There are a number of objectively poor interpretations of the available data in the piece, but I want to zero in on Leonhardt’s shallow and incurious reasoning about how worried younger people are.

Leonhardt seems mystified by the difference in worry among different age demographics. The youngest age cohort (18 to 34) is the most worried of the bunch, with 23 percent saying they are very worried and 34 percent saying they are somewhat worried.

How can this be? For Leonhardt, the most plausible explanation is “political ideology.”

“Older Americans, as a group, currently lean to the right, while younger generations lean to the left. And no other factor influences COVID attitudes as strongly as political ideology, the poll shows.”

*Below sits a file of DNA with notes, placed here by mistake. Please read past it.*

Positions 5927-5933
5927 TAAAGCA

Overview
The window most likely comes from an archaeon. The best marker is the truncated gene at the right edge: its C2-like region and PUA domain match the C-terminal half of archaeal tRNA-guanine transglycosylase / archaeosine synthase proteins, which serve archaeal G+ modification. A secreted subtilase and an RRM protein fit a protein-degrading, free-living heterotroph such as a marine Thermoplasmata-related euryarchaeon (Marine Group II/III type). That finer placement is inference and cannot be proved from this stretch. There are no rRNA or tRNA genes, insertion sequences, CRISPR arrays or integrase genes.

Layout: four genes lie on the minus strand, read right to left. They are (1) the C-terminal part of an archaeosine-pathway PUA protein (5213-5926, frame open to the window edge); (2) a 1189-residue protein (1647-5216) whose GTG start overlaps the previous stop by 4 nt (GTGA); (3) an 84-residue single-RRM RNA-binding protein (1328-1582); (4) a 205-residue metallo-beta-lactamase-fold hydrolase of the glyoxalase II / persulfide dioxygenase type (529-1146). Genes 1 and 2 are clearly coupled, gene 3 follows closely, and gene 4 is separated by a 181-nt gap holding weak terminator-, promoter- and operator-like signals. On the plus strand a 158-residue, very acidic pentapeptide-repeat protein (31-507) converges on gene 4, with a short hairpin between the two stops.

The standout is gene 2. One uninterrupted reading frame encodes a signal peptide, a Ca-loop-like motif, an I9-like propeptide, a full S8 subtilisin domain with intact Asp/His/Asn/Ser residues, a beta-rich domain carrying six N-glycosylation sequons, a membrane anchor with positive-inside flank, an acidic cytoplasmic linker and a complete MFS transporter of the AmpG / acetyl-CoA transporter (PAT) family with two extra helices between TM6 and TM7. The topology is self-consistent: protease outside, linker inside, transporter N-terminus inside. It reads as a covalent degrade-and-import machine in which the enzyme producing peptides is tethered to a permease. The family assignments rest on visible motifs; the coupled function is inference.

I would like to suggest some other plausible—dare I say even more likely—explanations for younger people being more worried about catching COVID-19.

The central shortcoming of Leonhardt’s analysis is that he equates “worry” about COVID in the survey as worrying about dying, but I can think of a few other reasons why younger people might be more likely to worry about contracting COVID, despite the reality that they are less likely to become severely ill and die.

  1. They are less likely to be able to withstand the financial shock of missing work. When you are living very close to your means without much financial cushion, even a day or two away from work can be a problem. Factor in that younger workers are much less likely to have paid time off, and you can understand their worry.